You likely know QuiltJane: you may read her blog, follow her on Instagram, or know her patterns. QuiltJane really gets around (after attending Spring 2015 Market in Minneapolis she taught in Iowa and would love to do more international teaching), but she’s rooted firmly in Australia. It’s there that QuiltJane—aka Jane Davidson—runs her long-arm quilting and online businesses (Need It Want It Quilt), and recently self-published Desert to Sea, 10 designs from Australian Quilters, a collection of ten colorful quilts from bloggers and quilting friends. You’ll be able to enjoy QuiltJane’s designs stateside, soon. She’s started Quilt Jane Patterns, and they’ll be printed and distributed by United Notions.
Jane is a big fan of Moda fabrics (she claims to have a “Moda shrine” in her house) and Moda’s a fan of Jane—some of her designs will be featured in the September pre-market catalog. We asked Jane a bit about herself and the way her quilting reflects her Aussie roots. Read on!
• Your mum taught you to sew, but how did you learn to quilt?
My friend Rosie and I booked into a beginners quilting class at our local quilt shop in 1984. One self-designed, complex block (13 templates), hand-pieced, hand-quilted project later I had made my first official quilt. I was hooked. What keeps me interested is that quilting is a dynamic art, continually changing, moving in a forward direction to reflect the contemporary ideas and styles of community. I never liked the phrase, ‘there is nothing new in quilting’. There is always something new to design, re-invent, create.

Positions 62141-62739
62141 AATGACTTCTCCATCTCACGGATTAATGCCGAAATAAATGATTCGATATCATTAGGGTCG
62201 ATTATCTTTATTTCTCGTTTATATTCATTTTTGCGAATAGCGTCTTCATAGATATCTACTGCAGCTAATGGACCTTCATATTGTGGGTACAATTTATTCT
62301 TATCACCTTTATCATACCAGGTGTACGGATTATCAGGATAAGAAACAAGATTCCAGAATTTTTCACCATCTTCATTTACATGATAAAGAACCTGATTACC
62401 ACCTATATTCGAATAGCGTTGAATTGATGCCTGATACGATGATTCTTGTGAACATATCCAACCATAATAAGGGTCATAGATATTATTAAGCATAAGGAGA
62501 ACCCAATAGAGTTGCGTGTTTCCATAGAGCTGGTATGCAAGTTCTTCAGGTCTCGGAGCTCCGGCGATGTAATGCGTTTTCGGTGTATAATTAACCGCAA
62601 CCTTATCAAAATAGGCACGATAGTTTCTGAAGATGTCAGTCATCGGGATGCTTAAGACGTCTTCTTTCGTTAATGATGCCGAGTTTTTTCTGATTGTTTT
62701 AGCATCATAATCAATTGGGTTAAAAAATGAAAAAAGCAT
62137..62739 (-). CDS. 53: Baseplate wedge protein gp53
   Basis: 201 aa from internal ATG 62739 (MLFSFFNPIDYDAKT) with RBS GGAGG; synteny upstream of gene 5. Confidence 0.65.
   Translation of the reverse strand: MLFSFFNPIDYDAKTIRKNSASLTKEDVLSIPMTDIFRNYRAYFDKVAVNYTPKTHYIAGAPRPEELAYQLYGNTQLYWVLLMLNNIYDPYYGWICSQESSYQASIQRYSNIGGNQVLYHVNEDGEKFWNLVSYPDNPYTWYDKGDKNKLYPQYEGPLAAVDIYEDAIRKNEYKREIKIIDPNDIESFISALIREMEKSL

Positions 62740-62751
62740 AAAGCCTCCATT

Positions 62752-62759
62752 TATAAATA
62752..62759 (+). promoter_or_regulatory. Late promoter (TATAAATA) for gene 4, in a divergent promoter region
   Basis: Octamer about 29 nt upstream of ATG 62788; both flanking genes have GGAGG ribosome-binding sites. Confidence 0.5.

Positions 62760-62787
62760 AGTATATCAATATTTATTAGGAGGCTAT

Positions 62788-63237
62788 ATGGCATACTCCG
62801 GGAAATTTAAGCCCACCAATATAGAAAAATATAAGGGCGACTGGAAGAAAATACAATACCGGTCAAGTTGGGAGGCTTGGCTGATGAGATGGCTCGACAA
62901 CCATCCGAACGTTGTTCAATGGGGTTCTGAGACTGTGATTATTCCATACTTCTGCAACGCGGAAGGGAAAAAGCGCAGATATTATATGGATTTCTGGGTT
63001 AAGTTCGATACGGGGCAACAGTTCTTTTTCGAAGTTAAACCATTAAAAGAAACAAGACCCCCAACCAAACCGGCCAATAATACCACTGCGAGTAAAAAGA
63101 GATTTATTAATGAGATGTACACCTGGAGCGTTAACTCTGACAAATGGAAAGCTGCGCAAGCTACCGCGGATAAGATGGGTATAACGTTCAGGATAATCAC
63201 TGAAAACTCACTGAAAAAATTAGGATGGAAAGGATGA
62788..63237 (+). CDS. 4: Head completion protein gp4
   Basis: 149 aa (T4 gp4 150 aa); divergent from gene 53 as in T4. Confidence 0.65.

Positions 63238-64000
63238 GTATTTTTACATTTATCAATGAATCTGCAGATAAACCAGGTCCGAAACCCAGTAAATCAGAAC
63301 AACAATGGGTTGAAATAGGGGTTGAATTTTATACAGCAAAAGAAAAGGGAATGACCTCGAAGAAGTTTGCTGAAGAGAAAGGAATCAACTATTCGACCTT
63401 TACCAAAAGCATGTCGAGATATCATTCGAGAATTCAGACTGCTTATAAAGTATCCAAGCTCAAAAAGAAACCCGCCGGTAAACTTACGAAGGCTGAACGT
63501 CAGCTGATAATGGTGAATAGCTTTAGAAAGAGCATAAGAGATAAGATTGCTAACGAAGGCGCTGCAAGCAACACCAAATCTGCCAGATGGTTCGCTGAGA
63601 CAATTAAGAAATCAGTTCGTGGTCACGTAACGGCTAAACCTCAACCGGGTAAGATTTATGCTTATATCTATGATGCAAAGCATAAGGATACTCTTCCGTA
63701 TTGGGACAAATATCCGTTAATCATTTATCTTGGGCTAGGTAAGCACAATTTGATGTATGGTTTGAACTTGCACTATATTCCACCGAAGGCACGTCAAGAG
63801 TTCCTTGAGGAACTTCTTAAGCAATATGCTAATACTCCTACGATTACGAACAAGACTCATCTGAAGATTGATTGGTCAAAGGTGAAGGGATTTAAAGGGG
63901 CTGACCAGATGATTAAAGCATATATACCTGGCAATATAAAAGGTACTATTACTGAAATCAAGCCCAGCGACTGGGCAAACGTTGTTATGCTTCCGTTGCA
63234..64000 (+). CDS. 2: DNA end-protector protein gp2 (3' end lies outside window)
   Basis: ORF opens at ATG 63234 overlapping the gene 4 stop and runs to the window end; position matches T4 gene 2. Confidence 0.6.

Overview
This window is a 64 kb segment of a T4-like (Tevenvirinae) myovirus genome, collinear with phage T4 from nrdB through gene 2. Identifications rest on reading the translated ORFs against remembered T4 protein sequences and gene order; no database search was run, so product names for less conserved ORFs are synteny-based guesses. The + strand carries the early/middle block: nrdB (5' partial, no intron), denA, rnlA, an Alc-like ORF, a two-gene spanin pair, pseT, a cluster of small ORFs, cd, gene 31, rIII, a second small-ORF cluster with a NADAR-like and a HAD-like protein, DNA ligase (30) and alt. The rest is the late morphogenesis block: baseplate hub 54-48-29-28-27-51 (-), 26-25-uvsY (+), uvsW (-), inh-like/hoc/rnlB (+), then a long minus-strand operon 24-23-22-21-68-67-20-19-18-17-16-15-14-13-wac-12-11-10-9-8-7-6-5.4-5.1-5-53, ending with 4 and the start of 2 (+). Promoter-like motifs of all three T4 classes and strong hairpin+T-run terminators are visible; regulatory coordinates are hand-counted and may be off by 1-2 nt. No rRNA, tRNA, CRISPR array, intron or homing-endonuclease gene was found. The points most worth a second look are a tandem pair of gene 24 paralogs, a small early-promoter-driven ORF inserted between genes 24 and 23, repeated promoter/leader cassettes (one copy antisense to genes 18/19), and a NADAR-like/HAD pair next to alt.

• You started your business in 2010. What did you do previously? Does that work influence your designs?
I was working very long hours at jobs in bioscience and IT and wanted to be around my small children. My core training as a scientist has had a great impact on how I design. I like the challenge, the outcomes, and the mathematics behind quilt assembly. While it does affect my ability to overthink certain aspects of design, it has never stunted my ability to mix colours and patterns together. I never overthink what fabrics I am going to use in a quilt. Nature is a chaotic mixture of colour, texture, and design elements, and thrown altogether it looks aesthetically pleasing to the eye.
• How do you think living in Australia affects your designs and color choices?
Living in Australia, I want to make a design as bright as the coral in the Great Barrier Reef or as neutral as the red sands of the Simpson desert.
• Tell us a big about your home life. What do you do when you’re not quilting?